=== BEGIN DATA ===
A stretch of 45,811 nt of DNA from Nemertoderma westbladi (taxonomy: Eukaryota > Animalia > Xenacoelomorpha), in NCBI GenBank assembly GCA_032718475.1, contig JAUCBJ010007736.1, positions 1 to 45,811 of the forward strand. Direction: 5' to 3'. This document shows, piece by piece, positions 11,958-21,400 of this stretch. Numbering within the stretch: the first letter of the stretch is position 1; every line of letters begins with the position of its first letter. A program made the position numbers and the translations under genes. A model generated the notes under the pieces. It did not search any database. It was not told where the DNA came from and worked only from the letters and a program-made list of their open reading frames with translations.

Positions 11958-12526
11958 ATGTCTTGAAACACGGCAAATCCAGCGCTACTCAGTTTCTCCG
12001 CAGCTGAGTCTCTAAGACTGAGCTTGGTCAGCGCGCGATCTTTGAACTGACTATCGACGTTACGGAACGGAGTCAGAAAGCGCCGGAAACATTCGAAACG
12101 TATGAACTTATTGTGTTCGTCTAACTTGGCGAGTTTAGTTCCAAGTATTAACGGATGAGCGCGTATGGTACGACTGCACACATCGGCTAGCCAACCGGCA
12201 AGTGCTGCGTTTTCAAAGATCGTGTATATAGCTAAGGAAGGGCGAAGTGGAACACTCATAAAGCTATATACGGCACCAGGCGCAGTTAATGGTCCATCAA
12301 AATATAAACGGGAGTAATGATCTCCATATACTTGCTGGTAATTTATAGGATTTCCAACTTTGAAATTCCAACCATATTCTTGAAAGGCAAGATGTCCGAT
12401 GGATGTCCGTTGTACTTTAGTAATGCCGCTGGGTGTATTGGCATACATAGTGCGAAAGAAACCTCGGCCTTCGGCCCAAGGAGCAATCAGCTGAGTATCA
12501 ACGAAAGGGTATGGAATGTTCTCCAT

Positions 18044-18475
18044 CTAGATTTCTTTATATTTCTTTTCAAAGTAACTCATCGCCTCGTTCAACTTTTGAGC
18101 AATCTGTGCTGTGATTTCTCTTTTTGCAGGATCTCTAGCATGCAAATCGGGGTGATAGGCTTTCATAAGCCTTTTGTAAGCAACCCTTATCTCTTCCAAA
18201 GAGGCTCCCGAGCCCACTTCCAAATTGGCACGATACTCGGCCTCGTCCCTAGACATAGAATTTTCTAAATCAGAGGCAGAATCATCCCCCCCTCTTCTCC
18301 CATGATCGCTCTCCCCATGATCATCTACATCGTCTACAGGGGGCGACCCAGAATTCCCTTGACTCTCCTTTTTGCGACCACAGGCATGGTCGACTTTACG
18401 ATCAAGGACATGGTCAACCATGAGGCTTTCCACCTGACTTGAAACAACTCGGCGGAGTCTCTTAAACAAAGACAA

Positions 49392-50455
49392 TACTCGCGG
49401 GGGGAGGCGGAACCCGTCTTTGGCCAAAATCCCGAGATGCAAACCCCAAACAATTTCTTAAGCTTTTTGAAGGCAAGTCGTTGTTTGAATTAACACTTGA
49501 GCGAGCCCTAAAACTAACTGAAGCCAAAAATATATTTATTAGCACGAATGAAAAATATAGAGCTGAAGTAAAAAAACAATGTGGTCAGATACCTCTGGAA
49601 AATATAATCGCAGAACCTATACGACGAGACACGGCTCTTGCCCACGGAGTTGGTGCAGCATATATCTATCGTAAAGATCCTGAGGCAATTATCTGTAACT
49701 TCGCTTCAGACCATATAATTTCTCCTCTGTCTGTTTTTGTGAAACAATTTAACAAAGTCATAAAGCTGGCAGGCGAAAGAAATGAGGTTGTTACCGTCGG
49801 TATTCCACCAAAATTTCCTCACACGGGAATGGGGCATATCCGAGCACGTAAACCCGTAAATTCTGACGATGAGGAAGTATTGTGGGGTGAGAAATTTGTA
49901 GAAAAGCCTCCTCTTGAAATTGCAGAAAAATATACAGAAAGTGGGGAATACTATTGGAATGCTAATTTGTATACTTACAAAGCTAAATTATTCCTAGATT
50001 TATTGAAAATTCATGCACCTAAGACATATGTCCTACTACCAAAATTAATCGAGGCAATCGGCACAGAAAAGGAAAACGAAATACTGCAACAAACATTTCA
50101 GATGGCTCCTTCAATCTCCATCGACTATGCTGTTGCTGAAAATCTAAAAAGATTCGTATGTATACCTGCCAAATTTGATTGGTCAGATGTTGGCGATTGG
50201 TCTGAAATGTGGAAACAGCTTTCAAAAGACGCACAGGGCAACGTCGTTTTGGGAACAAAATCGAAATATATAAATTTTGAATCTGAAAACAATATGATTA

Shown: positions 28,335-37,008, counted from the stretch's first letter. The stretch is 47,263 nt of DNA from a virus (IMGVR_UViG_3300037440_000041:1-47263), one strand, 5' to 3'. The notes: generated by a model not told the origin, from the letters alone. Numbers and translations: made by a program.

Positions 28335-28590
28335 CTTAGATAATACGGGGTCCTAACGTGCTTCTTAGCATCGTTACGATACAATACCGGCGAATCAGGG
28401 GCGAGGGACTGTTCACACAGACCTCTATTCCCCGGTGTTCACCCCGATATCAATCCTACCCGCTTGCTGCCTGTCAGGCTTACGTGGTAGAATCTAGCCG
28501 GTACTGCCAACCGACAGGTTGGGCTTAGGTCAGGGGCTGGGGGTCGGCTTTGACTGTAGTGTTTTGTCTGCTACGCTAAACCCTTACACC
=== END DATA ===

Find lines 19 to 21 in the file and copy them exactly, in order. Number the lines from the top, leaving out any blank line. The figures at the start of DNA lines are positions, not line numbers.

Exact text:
49501 GCGAGCCCTAAAACTAACTGAAGCCAAAAATATATTTATTAGCACGAATGAAAAATATAGAGCTGAAGTAAAAAAACAATGTGGTCAGATACCTCTGGAA
49601 AATATAATCGCAGAACCTATACGACGAGACACGGCTCTTGCCCACGGAGTTGGTGCAGCATATATCTATCGTAAAGATCCTGAGGCAATTATCTGTAACT
49701 TCGCTTCAGACCATATAATTTCTCCTCTGTCTGTTTTTGTGAAACAATTTAACAAAGTCATAAAGCTGGCAGGCGAAAGAAATGAGGTTGTTACCGTCGG